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Category Archives: Business of Media

Congress Saves Social Media by Nixing the Non-Disparagement Clause

As it has exploded into prominence, social media is a regular fixture in the legal news. Entire generations live through their social media links, finding friends, products, and restaurants online. Instead of a single review from a newspaper or magazine, you get feedback from actual regular customers – sometimes in the hundreds. Non-Disparagement Clauses. As […]

FOR $6, YOU CAN BE AN AGENT!

Secret Agent. Not a Copyright Agent. Photo courtesy of Dutch National Archives, The Hague, Fotocollectie Algemeen Nederlands Persbureau (ANeFo), 1945-1989   I’m going to be honest. Procedural requirements are important, but man, they are boring to read about. So when you can be an agent registered with the government, it’s exciting – so long as […]

Update Your Privacy Policy NOW

It’s understandable if you don’t think that website privacy policies are not on the top of your newsfeed. Apparently, Google, the world’s most popular website, changed its website’s privacy policy in June 2016, and nobody noticed. However, that anonymity may change soon, because the California Attorney General’s office is now providing a complaint form that […]

Getting a Notice from Your ISP

It’s been a long day. You pull the snail mail out of its box. You find a letter from your ISP, your internet service provider. Maybe it’s a special offer to such a loyal customer? You open it and find a notice that your subscriber information has been subpoenaed as part of a lawsuit for […]

Yelping About Yelp

  Yelp and other business profile websites are a common sore spot for many businesses. At a minimum, it is a free service to advertise your business, showcasing your products or services and attracting customers. However, there are strings attached. Yelp also offers its subscribers the chance to review businesses online. Every once in a […]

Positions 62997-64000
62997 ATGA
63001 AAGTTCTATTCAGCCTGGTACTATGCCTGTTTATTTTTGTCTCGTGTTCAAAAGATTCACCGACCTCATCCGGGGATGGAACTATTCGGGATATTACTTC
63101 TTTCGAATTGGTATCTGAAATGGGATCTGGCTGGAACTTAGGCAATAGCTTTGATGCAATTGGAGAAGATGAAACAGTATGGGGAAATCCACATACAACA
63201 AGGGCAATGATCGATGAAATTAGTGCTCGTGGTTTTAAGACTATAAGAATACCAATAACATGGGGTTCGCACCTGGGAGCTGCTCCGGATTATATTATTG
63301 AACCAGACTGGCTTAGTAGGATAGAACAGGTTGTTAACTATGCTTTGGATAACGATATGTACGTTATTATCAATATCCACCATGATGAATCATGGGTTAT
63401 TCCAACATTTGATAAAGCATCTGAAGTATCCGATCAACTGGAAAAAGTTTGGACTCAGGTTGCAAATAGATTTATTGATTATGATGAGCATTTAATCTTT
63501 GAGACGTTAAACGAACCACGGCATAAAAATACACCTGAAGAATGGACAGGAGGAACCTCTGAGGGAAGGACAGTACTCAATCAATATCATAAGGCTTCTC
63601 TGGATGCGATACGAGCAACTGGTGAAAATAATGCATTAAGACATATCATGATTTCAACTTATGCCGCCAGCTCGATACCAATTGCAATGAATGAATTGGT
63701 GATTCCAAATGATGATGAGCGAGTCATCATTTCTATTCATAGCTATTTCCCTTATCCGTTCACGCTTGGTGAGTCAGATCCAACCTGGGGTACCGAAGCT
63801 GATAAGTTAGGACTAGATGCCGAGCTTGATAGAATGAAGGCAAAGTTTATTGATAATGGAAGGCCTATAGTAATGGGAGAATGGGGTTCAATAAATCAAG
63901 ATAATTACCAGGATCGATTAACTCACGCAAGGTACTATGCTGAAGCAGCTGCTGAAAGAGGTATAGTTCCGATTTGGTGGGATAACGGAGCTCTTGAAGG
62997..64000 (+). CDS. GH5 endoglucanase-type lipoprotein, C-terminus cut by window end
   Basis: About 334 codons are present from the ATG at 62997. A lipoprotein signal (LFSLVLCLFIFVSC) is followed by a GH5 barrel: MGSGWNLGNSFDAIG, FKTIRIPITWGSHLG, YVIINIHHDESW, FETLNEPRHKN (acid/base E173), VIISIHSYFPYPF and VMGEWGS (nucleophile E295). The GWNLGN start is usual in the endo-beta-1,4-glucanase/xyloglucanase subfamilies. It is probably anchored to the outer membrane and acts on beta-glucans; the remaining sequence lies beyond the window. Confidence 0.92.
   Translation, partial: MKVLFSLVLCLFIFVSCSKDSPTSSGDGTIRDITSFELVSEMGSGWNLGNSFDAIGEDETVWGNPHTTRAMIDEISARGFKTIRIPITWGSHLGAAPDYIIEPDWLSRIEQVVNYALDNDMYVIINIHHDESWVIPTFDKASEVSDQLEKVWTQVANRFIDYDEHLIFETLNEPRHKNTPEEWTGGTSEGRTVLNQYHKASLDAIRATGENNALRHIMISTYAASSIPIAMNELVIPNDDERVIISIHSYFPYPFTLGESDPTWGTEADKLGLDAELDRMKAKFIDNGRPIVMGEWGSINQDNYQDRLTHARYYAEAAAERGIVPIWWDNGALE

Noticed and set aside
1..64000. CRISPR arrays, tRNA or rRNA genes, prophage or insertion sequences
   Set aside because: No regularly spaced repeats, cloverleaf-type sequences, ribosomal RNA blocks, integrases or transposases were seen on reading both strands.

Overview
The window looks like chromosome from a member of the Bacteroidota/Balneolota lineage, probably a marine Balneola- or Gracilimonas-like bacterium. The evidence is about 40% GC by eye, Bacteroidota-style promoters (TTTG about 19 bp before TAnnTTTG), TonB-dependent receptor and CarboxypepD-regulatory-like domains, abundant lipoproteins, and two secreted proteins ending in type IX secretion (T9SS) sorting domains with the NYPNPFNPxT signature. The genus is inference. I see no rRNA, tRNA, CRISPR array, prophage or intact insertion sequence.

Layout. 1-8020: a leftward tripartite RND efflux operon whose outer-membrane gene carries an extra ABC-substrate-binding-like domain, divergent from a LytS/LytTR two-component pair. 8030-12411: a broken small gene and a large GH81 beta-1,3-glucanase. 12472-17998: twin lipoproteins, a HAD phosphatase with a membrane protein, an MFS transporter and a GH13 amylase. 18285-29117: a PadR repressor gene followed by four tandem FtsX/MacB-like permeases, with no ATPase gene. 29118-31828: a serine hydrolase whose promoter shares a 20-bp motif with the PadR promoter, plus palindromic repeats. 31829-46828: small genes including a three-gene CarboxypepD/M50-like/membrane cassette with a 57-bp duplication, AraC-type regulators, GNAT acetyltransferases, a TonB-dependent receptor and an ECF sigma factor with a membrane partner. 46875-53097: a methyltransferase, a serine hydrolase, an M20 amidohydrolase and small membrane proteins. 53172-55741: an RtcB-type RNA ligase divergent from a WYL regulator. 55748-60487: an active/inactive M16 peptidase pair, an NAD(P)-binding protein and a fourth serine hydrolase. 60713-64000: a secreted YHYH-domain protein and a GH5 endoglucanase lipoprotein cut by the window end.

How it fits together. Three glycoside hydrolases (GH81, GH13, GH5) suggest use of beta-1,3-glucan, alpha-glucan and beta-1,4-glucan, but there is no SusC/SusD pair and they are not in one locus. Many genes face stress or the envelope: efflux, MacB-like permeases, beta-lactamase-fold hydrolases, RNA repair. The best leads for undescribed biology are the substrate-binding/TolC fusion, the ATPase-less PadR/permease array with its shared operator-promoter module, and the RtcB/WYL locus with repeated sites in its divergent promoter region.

Call of Duty — to Protect the Right of Publicity?

          By: Sharon Adams Oct. 23, 2014 The recent case of Noriega v. Activision Blizzard presents the question: Does infamy give rise to the right of publicity? Manuel Noriega, the former Panamanian dictator, filed suit against Activision Blizzard, Inc. in July of this year, claiming that Activision’s use of his image […]

Unclassy Action

By Andrew Jacobson The class action lawsuit that engineers brought against seven of the biggest Silicon Valley companies has been tentatively settled for about $324 million. Divided equally among the 64,000 class members after paying attorneys’ fees, each engineer would get about $3,500 – about one paycheck per engineer, hardly the mother lode some were […]

Obama’s One Sentence on Patent Reform –

By Sharon Adams   After Passing the Most Sweeping Patent Law Reform in Decades, President Obama’s State Of the Union speech briefly mentioned patent law. “And let’s pass a patent reform bill that allows our businesses to stay focused on innovation, not costly and needless litigation.”  This single sentence appeared to be dropped into the middle […]

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